The challenges of curved and custom lineals
By Steven Sinders, Principal Engineer at Graco Inc., Applied Fluid Technologies Division
A major window manufacturer was looking for a way to reduce the costs associated with producing windows in the shapes desired by today’s architects, designers, and builders. One key challenge in the process is bending the architectural window frame lineals in smaller, more concise radius bends. This can be a slow and labor-intensive step that leads to an enormous amount of scrap if not done correctly. After finding the right foam material formulation and adopting a hydraulic fixed ratio (HFR) system to fill the lineals, the company has reduced production time by half, with a significant scrap reduction.
Adapting to window trends requires less labor intensive process
The fashion sweeping today’s building industry is use of windows with smaller diameter shapes, such as semi-circles, full circles, ovals and even omega signs. While attractive, they can be difficult to produce.
A key part of the window manufacturing process is bending lineals, hollow extruded plastic tubing that serves as the inner frame of a finished window. The lineals hold the glass in place so the exterior frame can be secured to the inner lineal frame.
The traditional, labor-intensive process called for heating the hollow lineals in an oven for a certain number of minutes. The operator removes the pieces from the oven and inserts a preheated flexible rubber snake that matches the track opening for the specific lineal cavity. Lineal pieces can have multiple hollow tracks, and a snake is inserted into each one. These rubber snakes are actually made of a precision-machined material that can cost up to $12,000 per set. Their life span is usually not very long, since they are continually going through a heating and cooling process that weakens them.
The lineals are then placed on a heated metal table where operators use pegs inserted in the table top as supports while they slowly bend the lineal into the desired shape. The manual system results in gaps in the seal and the plastic lineal can kink if not bent properly. This kink ruins the product and creates scrap, because the lineal will not properly seal the glass. It also results in lost time, effort, and heating costs. The labor intensive process is not only costly, it is also quite slow.
U.S based manufacturer seeks better solution for producing custom lineals
A major window manufacturer was using this time-consuming manual method for bending lineals for custom windows. They were looking for a way to improve the process because the slow production cycle time could not keep up with the company’s need to increase production to meet market demand.
The window manufacturer approached a local distributor to find a different way of filling the lineals, and the distributor brought the challenge to Graco, which develops modular, configurable systems for polyurethane processing.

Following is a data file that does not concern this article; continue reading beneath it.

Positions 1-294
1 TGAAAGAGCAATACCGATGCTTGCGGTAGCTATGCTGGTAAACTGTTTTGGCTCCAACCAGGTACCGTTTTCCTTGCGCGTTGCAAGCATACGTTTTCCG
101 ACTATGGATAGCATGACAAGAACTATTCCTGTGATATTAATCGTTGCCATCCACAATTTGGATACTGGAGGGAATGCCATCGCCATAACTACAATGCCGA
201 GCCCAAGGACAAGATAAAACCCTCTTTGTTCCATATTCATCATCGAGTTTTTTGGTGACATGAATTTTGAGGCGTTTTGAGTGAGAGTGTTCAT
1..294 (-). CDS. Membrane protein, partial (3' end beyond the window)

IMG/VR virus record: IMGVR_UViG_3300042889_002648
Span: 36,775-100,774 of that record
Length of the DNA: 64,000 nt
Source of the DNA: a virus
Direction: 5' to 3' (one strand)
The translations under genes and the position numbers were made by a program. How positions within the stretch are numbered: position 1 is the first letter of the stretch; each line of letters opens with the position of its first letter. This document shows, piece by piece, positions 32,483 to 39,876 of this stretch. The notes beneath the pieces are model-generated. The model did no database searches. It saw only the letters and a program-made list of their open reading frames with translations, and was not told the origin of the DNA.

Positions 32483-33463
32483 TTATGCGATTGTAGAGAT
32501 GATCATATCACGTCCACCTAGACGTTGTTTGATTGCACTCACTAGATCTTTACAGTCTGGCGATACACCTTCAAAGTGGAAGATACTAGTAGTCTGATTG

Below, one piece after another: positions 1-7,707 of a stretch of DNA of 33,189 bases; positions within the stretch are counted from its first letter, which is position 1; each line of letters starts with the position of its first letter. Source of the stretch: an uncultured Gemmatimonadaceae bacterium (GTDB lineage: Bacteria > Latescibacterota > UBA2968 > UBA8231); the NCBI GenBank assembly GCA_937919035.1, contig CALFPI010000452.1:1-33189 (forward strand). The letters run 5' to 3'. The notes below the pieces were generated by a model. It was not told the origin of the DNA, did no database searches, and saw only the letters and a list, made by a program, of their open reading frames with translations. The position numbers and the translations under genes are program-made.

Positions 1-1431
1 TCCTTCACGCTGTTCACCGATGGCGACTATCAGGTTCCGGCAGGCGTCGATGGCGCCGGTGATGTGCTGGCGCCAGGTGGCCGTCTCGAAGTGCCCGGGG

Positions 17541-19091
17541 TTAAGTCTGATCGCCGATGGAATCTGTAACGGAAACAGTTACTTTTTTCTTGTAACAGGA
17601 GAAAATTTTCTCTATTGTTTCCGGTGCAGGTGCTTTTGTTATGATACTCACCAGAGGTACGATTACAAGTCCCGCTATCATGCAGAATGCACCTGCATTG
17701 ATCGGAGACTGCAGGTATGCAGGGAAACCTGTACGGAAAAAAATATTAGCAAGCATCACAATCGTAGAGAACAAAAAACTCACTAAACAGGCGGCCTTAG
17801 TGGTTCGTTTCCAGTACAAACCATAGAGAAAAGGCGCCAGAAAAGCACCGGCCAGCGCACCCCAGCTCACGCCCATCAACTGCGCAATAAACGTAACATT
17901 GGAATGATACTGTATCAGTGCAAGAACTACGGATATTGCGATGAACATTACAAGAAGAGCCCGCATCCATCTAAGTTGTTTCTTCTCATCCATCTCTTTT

Graco began by looking at the material that comprised the foam filling. The window manufacturer had been working closely with a polyurethane foam manufacturer that recommended a formula that would mix well, process easily at a reasonable cost, and offer the proper density to provide support in bending without adding significant weight. The material formula was specifically designed to react and cure in a certain amount of time, rising and filling the lineals from the bottom to the top, turning from liquid to solid.
Graco worked with the foam manufacturer to further refine the proper medium for this process, including collaborating to get chemicals with satisfactory density, mixability, and processability.
Success required rigorous material testing
Graco’s Advanced Fluid Solutions (AFS) team conducted research and testing at Graco’s lab facility in Ohio. They tweaked the additives in the base polyol, changing the ratio to reach the desired density for the finished foam. They also tested a variety of guns to determine the best one for the process. The AFS team continued to work with the foam manufacturer to tweak the material several more times until they eventually arrived at a successful formulation.
Based on the new formulation, Graco configured the system. They recommended use of a hydraulic fixed ratio (HFR) system, in which two materials are mixed together under a high pressure impingement, which forces them to become one liquid. After the liquid is injected by a specialized gun, it begins reacting in a matter of 8-10 seconds, first creaming, then gelling, and finally turning into solid foam.
The equipment selected includes the Graco HFR™ metering system (heated), equipped with a Fusion® air purge gun and pour nozzle adapter, which provides the high pressure impingement mixing and dispense. Two separate liquids are pumped through and mixed at the time of injection in the patented gun and injected into the lineal cavities. The foam density formula allows for the lineal to be completely filled, giving it excellent support during bending without adding significant weight.
Enhanced capabilities and reduced production time
Graco took the system out to various window manufacturing facilities for production testing, where it was used to inject the foam into lineals to bend them in mock production trials. The result showed that the manufacturers were able to bend the lineals in smaller, more concise radius bends. The foam-filled lineals do not have voids or gaps in the cavities, giving them excellent internal support of the lineal during bending.
Moreover, while the original window manufacturer started the project looking for a better way to bend lineals, they came away with a solution that decreases production time by 50 percent and provides a very significant scrap reduction.
The process has now been adopted by several other North American window manufacturers